City of Dayton taking steps toward bigger vision for the future
DAYTON, Ohio (WKEF/WRGT) -- It's no secret the City of Dayton is trying to build and revitalize several parts of downtown in hopes of drawing more people into the city.
Elected officials, board trustees, campaign donors and staff gathered Tuesday morning to sign the final piece of steel before it was placed on the Levitt stage.
"The most important thing, along with [Levitt Pavilion] being a music venue, is that it will drive economic development in this area," Dayton City Commissioner Chris Shaw said.
Levitt Pavilion construction is on schedule. The music venue is set to open August 9. It will host 34 free concerts this year and 50 next year.
"It's an extremely exciting day because it's showing that out of the ground is coming a community asset that we're really excited to share with everybody," Lisa Wagner, Executive Director of the Friends of Levitt Pavilion Dayton, said.
Looking to the Future
In addition to what's happening right now in Dayton, there is also a much bigger vision for the future.
A room full of people showed up to the Dayton Metro Library downtown for the presentation of the final Dayton Riverfront Plan.
The final plan was created from significant input provided by the community through online surveys and public meetings.
It includes ten site plans for parks that are adjacent to the river corridors. The parks include:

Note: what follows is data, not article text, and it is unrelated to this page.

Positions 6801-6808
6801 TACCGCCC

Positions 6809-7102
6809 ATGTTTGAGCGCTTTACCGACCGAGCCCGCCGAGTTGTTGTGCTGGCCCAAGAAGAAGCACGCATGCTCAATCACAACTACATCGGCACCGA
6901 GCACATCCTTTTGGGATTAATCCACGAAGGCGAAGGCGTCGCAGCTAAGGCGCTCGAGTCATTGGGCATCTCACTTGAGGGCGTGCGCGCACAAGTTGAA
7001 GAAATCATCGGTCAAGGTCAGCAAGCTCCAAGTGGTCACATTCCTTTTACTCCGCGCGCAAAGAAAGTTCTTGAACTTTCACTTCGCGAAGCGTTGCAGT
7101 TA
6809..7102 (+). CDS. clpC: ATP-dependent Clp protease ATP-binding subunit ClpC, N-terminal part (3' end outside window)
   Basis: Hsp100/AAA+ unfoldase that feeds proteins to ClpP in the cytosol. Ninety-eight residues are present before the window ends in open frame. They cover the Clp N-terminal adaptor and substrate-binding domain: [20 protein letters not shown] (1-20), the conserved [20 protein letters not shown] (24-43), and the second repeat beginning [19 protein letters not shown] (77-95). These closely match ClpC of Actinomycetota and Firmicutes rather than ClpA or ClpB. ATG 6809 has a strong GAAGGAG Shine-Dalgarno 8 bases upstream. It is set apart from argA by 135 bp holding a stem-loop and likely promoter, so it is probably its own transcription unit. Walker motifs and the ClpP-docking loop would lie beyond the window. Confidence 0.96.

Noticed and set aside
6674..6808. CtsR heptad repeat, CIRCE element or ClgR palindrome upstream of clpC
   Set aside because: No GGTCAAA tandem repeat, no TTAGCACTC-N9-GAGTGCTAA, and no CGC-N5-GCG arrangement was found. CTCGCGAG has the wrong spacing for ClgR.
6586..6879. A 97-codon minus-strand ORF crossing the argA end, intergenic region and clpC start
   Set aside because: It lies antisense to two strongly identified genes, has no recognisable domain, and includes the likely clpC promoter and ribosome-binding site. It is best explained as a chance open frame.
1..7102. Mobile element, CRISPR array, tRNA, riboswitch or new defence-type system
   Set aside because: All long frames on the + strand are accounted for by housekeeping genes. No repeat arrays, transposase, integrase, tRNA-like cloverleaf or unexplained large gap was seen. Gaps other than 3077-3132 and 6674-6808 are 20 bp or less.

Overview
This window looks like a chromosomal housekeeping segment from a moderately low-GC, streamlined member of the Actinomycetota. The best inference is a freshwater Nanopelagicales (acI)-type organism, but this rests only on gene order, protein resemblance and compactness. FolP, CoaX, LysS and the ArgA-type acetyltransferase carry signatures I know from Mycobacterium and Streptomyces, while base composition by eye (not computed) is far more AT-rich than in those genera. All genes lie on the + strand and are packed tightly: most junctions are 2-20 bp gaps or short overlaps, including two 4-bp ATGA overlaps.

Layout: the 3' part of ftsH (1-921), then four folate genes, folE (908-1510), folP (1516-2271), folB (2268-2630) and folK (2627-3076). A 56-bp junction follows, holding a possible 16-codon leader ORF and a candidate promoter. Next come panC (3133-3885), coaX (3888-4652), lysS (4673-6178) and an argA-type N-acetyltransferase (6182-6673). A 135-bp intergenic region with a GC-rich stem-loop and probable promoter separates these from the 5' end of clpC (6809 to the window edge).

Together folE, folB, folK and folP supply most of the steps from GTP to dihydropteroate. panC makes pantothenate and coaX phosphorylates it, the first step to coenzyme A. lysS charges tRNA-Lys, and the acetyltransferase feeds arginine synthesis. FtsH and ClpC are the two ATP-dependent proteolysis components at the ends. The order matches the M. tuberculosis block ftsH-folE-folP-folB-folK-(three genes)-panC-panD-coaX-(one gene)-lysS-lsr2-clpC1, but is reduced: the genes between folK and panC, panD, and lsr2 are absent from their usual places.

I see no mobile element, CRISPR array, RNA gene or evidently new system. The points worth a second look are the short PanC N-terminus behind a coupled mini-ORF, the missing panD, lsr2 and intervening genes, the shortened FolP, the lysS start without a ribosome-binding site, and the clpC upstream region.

- Deeds Point MetroPark
- Deweese Park
- Island MetroPark
- Kettering Fields
- Riverscape MetroPark
- River's Edge Park
- Sunrise MetroPark
- Sunset Park
- Triangle Park
- Wesleyan MetroPark
"Today development in downtown is going crazy," Carrie Scarff, Chief of Planning and Projects for Five Rivers MetroParks, said. "We've got housing, we've got businesses, we've got all kinds of things going on. We've got to make sure those quality of life elements are keeping up and our rivers present our greatest opportunity."
The Dayton Riverfront Plan seeks to identify ways to invest in the riverfront that can spark new development while enhancing riverfront access for all people.
"To design the parks together and have them have the same language so that when you come down to the river there you're not on the west side or east side. You're just at the river."
Plan partners include Five Rivers MetroParks, the City of Dayton, the Miami Conservancy District, Montgomery County, Greater Dayton RTA, Miami Valley Regional Planning Commission and the Downtown Dayton Partnership.
Scarff says the next step is to prioritize projects and begin implementation within the next few years. Once the plans are prioritized cost and funding options can be determined.
The final plan can be read here beginning June 13.